It's an annual event and many new faces take part each year. This year, "Students are strongly encouraged to follow all CDC, state, local government, and school district guidelines and mandates," according to SYATP leadership.

See You at the Pole (official): 

RETURN…RESTORE…REVIVE” (from 2 Kings 23:25) is the theme for See You at the Pole 2020, which is all about students praying at their schools. The event is planned for Wednesday, September 23, at schools around the world. 

The event is more than just one day of prayer. With the challenge of COVID-19 affecting schedules at participating schools, students are being challenged to find new and unique ways, places, and times to pray throughout the Global Week of Student Prayer—September 20-26. 

Then on Wednesday, September 23rd, if possible, students are encouraged to gather at a school flagpole or other community location to pray. This means that, all around the world in every time zone, for 24 hours, students will be praying for their school, friends, families, churches, and communities. 

This is the 30th year for See You at the Pole, a student-initiated and student-led event that started in Burleson, Texas, in 1990. SYATP brings students together to intercede for their leaders, schools, and families, asking God to bring moral and spiritual awakening to their campuses and countries. 

SYATP is all about prayer!

Start praying today for:

  • Your school’s event.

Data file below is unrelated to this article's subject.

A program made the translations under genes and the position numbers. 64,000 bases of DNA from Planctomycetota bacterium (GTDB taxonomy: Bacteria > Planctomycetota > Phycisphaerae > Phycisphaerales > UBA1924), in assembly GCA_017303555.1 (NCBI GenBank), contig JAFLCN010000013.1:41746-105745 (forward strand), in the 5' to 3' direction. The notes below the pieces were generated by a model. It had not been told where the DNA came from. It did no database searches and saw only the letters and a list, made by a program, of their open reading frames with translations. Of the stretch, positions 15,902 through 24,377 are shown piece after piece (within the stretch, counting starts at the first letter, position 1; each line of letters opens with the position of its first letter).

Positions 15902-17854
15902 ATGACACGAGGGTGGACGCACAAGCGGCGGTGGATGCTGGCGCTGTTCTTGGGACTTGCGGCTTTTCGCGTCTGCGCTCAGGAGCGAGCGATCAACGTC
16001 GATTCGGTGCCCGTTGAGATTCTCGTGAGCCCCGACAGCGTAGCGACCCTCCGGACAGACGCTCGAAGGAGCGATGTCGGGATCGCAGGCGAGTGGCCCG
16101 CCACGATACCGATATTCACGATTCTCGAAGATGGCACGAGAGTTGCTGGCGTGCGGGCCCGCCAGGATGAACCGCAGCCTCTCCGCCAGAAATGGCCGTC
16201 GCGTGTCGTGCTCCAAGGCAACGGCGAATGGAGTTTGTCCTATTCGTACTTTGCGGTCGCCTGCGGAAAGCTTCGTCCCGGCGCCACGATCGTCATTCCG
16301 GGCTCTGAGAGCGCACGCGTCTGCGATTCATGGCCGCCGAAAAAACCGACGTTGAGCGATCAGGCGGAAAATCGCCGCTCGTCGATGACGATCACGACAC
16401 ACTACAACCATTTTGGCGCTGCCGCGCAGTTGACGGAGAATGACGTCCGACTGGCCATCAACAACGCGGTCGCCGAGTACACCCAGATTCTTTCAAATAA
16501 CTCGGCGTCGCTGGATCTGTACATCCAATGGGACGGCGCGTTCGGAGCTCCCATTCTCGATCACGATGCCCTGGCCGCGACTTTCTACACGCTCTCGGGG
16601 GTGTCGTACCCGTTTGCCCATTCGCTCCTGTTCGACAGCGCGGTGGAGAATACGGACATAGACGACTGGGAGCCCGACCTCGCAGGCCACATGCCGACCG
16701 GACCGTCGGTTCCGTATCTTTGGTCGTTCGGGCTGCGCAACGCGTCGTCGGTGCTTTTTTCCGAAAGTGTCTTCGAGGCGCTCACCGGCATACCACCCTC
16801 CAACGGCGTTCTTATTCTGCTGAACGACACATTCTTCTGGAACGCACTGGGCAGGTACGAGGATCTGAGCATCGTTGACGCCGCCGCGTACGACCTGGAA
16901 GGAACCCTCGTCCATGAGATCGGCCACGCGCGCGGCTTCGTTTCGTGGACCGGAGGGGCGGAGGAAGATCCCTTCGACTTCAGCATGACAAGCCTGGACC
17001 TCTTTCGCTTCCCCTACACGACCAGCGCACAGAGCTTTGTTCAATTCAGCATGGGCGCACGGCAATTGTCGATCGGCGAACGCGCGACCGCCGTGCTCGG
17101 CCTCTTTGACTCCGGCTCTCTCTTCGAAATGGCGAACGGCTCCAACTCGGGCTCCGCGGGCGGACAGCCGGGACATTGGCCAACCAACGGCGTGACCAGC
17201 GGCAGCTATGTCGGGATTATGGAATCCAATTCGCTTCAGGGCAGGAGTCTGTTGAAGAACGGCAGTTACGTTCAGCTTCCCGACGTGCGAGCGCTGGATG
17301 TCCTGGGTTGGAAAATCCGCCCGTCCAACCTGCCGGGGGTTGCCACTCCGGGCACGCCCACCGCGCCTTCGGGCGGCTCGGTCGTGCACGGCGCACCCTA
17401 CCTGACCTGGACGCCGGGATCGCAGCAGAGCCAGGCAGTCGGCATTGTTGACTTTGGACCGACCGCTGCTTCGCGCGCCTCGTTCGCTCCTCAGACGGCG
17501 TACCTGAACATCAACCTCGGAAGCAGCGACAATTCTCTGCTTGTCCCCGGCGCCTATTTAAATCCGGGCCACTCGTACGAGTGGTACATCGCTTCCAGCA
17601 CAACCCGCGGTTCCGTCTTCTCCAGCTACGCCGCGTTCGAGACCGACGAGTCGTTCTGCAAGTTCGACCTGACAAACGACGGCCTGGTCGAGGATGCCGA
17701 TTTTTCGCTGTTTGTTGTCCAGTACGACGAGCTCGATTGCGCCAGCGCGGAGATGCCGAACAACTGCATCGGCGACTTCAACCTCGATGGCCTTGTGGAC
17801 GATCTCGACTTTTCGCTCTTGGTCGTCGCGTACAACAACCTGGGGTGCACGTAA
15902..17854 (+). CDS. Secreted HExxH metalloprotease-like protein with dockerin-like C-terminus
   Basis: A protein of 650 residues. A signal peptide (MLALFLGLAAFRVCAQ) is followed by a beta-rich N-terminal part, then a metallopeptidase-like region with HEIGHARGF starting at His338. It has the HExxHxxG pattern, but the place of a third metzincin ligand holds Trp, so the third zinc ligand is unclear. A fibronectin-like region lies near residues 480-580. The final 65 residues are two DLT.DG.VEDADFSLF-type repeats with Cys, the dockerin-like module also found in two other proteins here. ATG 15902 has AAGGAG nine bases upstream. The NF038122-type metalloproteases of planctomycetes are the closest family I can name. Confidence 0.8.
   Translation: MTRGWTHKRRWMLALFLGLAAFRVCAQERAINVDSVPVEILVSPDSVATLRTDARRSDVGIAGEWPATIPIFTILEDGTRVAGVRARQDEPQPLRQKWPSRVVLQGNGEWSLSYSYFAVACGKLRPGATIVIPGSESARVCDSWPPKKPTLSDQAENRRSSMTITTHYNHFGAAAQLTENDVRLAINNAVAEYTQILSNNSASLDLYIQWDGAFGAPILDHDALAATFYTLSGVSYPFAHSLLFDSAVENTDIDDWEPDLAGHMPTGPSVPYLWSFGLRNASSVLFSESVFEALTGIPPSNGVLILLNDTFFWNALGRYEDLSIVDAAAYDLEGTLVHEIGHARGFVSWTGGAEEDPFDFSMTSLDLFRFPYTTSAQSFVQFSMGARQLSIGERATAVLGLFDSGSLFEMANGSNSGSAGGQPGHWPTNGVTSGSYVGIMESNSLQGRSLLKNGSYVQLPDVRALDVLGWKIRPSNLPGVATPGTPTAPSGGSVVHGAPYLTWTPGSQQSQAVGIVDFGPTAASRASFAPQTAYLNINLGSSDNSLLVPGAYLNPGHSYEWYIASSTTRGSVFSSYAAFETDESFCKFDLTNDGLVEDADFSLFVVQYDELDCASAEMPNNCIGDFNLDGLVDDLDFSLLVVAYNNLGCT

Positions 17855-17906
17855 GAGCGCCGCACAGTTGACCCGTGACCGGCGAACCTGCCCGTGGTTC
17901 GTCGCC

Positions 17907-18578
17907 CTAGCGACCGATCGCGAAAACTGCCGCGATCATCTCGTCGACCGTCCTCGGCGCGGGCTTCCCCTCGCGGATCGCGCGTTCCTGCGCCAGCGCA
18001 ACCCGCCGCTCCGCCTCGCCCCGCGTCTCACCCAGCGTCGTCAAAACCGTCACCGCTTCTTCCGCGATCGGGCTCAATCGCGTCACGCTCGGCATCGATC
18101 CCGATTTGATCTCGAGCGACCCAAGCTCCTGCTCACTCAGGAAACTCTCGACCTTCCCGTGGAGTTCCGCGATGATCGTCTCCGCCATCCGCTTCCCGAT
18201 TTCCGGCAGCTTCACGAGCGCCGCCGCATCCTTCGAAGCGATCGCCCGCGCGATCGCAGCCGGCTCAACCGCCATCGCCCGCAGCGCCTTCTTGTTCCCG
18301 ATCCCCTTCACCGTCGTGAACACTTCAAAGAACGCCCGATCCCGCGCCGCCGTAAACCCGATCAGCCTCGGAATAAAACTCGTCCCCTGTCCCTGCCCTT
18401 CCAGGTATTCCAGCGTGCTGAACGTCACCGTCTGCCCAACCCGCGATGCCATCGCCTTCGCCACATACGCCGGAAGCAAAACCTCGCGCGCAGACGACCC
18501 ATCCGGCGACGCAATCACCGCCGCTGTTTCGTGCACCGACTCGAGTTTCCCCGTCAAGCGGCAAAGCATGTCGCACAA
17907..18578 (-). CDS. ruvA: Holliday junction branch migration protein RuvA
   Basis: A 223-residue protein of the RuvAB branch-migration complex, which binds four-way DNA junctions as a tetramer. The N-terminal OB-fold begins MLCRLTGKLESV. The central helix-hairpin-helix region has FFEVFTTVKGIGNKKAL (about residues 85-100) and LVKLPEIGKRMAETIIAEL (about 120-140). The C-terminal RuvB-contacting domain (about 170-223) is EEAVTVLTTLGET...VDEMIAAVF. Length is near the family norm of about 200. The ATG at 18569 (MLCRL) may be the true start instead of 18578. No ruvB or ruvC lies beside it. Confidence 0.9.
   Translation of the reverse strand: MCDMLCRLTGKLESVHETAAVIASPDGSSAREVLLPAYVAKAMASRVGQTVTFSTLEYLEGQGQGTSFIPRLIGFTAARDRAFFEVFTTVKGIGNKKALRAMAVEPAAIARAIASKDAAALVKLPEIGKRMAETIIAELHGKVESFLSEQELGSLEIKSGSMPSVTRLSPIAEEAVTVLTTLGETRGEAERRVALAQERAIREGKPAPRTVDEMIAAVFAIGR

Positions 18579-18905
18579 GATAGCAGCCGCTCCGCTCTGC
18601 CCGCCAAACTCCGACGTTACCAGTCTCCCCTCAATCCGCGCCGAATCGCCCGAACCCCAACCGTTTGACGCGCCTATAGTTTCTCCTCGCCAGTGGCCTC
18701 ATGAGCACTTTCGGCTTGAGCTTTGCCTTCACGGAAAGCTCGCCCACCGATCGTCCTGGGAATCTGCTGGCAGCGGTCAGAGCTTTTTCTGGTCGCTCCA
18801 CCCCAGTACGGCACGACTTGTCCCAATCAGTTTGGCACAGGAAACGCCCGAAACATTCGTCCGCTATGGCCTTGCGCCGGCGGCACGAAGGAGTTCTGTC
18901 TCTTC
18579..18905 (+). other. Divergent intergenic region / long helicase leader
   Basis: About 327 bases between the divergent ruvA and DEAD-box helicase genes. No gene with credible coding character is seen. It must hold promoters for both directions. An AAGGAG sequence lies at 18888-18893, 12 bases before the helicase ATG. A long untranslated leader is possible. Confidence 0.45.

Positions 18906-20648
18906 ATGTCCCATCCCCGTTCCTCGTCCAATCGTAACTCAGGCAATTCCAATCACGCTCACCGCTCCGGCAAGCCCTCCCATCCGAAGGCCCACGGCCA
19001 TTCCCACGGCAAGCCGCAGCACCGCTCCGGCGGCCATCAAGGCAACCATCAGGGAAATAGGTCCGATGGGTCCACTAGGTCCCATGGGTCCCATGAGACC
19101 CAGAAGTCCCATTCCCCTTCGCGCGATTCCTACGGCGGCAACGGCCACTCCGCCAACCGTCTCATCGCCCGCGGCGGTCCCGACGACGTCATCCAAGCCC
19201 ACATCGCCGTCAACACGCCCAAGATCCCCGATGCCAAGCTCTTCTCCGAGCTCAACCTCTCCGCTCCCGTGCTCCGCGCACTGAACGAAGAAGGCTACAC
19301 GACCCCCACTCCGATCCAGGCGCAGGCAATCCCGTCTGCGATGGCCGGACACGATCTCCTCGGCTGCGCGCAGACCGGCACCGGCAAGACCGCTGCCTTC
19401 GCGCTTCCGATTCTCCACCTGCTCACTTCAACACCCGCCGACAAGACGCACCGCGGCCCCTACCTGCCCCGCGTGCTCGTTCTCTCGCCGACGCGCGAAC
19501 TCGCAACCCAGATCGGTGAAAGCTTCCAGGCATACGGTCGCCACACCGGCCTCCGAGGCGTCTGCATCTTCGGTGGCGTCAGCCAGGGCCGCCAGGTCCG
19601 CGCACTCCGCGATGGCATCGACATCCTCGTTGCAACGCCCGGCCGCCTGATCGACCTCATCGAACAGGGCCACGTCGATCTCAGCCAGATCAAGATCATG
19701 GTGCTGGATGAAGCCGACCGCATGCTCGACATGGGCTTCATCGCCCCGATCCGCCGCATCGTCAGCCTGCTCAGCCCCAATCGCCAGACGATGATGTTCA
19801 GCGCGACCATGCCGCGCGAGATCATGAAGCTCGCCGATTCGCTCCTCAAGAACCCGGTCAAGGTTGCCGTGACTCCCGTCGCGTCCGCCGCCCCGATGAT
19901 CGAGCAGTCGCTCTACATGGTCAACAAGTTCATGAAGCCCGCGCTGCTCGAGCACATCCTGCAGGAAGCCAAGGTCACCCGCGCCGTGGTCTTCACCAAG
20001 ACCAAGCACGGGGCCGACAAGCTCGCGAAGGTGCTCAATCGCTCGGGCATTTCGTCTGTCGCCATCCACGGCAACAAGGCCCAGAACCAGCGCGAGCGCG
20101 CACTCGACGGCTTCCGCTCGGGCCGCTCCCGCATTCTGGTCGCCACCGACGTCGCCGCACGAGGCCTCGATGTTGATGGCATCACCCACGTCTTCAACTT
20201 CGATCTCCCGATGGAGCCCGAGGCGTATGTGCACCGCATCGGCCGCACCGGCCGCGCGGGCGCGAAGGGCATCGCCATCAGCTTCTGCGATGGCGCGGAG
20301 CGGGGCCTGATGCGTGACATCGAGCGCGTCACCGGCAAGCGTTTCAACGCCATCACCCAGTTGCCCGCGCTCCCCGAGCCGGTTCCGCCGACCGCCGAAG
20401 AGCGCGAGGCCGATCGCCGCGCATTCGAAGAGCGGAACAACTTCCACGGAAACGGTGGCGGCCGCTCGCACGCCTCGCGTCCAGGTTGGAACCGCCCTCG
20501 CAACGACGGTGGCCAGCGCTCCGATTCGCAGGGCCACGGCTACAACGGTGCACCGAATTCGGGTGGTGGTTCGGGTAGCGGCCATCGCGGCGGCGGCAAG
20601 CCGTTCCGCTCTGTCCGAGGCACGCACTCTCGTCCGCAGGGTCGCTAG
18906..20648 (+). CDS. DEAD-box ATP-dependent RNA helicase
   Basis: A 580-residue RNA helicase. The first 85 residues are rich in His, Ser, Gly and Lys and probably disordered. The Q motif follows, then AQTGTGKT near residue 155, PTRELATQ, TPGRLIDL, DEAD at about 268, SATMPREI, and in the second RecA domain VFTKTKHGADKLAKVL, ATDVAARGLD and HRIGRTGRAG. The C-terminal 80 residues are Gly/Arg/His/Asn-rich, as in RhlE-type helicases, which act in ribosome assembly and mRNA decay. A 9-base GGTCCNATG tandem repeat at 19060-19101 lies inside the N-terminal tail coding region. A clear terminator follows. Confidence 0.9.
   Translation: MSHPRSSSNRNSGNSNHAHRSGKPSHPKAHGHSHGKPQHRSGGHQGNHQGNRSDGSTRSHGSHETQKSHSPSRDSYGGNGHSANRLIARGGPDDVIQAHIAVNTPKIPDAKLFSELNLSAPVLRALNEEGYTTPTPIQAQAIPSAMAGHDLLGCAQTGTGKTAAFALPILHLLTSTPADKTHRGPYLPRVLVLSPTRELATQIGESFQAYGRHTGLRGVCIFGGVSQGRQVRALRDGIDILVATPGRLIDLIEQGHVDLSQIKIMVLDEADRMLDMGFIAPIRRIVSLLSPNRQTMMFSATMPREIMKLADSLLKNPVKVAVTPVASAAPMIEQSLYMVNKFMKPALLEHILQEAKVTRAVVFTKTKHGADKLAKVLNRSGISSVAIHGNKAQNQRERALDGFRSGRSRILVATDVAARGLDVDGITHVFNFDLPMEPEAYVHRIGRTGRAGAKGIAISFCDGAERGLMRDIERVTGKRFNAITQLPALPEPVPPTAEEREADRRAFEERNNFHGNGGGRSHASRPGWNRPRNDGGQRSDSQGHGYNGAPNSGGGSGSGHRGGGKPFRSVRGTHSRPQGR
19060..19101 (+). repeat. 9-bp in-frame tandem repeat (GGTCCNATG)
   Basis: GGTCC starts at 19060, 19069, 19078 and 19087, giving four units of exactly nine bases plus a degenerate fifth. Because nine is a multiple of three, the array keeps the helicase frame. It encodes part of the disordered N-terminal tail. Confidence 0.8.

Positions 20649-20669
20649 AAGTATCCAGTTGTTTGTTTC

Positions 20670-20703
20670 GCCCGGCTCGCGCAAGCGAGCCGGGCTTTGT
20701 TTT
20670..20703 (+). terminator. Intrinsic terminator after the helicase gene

• Those planning your SYATP.
  • Christian students to show up ready to pray on Sept 23.
  • Excellent communication for Christ to non-Christians.
SYATP graphic
[Photo Credit: See You at the Pole] 

Students' Rights

While there is no requirement to ask the administration or school board's permission to meet, it is wise and courteous to inform the administration about See You at the Pole™. According to your constitutional rights upheld by Supreme Court precedent, you already have permission to have See You at the Pole™ because it is student-led, before school hours, and outside of any school building. It does not cost the district anything financially for students to meet and pray, so you aren’t “establishing religion with tax money.” Read  the United States Department of Education's statement on Religious Expression in Public Schools.

If opposed by the school administration, you should:

  1. Know your rights. Students who take leadership should be willing to back up their beliefs, if necessary, by studying the materials available. Visit the Alliance Defending Freedom web site for more info regarding students’ legal rights.
  2. Plan your response. If ordered by a school official to disperse during See You at the Pole™, you should respectfully leave the school grounds and pray off campus. The goal of See You at the Pole™ is to pray to God, not fight with man. You can make an appointment with the official later to discuss the situation.
  3. Use your available resources. Expert legal counsel is available from several groups offering free assistance to individuals in religious-liberty cases. Timely intervention has resolved almost every situation with little difficulty!